Dan and I will leave for Maryland on Sunday morning.  We plan to stop in Hagerstown to get a hug from my sister Rochelle and her husband and have lunch.  Sunday evening we will settle into a hotel just a few miles from Doctors Community Hospital in Lanham, MD, where my surgery will take place the next day, Monday, November 21st.  Right now I am scheduled to be there at 11 am and for my surgery to begin at 1 pm.  Please pray for timing and circumstances to work towards this end.  I get very low blood sugar and cannot imagine not having anything at all to eat or drink from midnight until 1 pm the next day.  I know my anxiety will build and my strength will be all but gone by afternoon.   

We can speculate about recovery and time in Maryland before being cleared to come home, but we know these things are all fluid and so I am not holding expectations but leaving all that to God.  The soonest I would be allowed to travel is Tuesday, November 29th.  I will need to return to Maryland for a 6 week followup.

Please pray for us these next few days left together as a family.  Please pray for my Dan and Delaney and Danica and their individual fears about what is about to happen.  Please pray for my surgeon to have health and strength and some good rest over the weekend leading up to the surgery.  Please pray for my parents as my dad is still recovering from his lower spinal fusion and they will be responsible for the girls while we are away  Please pray for our financial needs.  We have paid a small part of the requested down payment thanks to donations from Grace Designs Photography's fundraiser in Septemeber, a donation from the dear parents of a childhood friend and my parent's help.  My sister-in-law who works for Marriott has gotten us a very good rate for our at least eight night stay in the hotel there.  I will most likely be released from the hospital on Thanksgiving Day or Friday and then stay in the hotel until I can see the surgeon again early the next week. 

Lastly,  Please pray for my physical suffering and most of all for my heart.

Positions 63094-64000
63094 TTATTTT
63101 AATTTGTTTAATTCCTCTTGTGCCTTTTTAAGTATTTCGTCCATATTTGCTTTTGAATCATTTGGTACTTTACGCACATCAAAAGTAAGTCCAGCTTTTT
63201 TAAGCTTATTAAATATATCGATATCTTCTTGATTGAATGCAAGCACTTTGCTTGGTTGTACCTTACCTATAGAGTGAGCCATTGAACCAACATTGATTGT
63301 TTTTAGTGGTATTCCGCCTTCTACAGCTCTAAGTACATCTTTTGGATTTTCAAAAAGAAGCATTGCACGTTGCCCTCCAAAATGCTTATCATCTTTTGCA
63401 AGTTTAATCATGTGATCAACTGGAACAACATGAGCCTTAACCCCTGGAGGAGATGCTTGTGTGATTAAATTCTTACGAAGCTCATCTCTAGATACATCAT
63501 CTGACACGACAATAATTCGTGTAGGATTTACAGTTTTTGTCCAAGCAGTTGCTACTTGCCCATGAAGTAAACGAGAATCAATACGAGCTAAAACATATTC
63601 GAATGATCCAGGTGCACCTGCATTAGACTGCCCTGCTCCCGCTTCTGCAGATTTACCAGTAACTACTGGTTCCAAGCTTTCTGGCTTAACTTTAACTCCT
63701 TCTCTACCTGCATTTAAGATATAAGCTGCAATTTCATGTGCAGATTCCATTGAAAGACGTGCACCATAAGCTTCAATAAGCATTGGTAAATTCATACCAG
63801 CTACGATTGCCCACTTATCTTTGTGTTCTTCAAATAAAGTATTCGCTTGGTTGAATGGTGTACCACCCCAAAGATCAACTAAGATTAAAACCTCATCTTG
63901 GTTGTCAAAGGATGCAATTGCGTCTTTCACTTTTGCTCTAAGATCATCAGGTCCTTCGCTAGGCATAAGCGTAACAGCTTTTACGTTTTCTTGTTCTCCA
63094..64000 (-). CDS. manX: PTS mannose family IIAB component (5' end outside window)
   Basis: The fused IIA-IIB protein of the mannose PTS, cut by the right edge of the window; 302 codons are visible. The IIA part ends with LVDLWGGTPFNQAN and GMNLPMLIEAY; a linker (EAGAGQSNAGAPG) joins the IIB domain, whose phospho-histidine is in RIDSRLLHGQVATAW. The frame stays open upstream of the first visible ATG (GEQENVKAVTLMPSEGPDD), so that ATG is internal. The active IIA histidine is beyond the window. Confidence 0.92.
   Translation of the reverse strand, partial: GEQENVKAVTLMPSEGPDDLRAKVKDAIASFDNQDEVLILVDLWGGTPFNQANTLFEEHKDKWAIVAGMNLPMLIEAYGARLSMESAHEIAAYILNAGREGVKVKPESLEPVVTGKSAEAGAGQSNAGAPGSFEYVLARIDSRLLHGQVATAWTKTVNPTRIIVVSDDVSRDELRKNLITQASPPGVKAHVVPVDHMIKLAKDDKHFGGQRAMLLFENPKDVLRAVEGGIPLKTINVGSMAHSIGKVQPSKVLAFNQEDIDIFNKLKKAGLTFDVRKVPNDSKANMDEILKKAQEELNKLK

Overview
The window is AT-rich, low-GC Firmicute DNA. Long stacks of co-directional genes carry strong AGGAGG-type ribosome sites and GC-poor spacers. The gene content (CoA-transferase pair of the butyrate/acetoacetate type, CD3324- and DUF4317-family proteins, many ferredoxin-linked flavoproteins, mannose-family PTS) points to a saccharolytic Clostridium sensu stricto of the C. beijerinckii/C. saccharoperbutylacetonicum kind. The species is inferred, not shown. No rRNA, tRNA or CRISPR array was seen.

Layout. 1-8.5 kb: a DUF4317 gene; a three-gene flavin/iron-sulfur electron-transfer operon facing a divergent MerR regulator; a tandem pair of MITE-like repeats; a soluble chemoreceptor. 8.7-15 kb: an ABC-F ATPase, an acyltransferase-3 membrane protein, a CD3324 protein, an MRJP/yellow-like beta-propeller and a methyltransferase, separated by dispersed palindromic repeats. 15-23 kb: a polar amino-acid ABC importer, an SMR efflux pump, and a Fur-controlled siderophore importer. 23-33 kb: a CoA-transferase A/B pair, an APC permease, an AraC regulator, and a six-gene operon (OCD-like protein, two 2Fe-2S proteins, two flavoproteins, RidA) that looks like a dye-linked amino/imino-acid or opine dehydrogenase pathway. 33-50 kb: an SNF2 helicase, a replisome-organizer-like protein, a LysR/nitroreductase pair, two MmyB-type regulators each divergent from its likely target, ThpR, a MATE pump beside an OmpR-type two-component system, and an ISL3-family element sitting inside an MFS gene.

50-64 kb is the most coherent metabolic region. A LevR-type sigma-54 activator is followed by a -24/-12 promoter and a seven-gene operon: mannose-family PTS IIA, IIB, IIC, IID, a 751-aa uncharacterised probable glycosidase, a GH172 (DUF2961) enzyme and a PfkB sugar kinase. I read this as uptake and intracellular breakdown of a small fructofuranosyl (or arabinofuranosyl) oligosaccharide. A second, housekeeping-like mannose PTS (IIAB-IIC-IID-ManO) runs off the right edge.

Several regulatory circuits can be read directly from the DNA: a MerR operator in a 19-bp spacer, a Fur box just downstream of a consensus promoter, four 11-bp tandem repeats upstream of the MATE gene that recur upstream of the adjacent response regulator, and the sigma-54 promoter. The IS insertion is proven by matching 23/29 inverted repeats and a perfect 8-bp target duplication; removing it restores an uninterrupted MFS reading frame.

I read this quote by John Bunyan last night.  It speaks to fusion and salvation.  It comforts me.  Believing that sometimes the deepest wounds create the sweetest healing bearing the most fruit. 

"Conversion is not the smooth, easy-going process some men seem to think.  It is wounding work, of course, this breaking of hearts, but without wounding, there is no saving . . . Where there is grafting there is a cutting, the scion must be let in with a wound; to stick it onto the outside or tie it on with a string would be of no use.  Heart must be set to heart and back to back, or there will be no sap from root to branch, and this I say, must be done by a wound." 

In layman's terms, this hurts in the deepest place something can, but it also has the hope of saving my life.  I'm all in.

Tuesday, November 15, 2011

Take heart, my friend

“You may not remember the time you let me go first.
Or the time you dropped back to tell me it wasn't that far to go.
Or the time you waited at the crossroads for me to catch up.
You may not remember any of those, but I do and this is what I have to say to you:

Today, no matter what it takes,
we ride home together.”
Brian Andreas, Story People

My dear friend, Angie, wrote this about the burdens we are carrying on her blog yesterday. For my birthday she sent me a "mix tape" for suffering, something she knows more about than almost anyone I love. "Take heart my friend" sung by Fernando Ortega is the first track. Tonight she told me she planning to come visit me in the hospital next week.

We'll ride home together. No matter matter what.

Saturday, November 12, 2011

Getting inside the miracle

Sometimes being a writer is painful.  Words are constantly writing themselves in your head and your heart, and there is no way to capture them all in their time and place.  Often when you come back and try to revisit they come out jumbled and wrong.  I have had a flood of important things to say, but I can't.  Quite simply, I cannot hold this old laptop on my lap.  It is burning my legs and shutting down every fifteen minutes because it overheats.  My fingers cannot hover long over the keyboard before they cramp and shooting pains move up my wrists and arms.  I grieve these lost words because they continue to tell a story.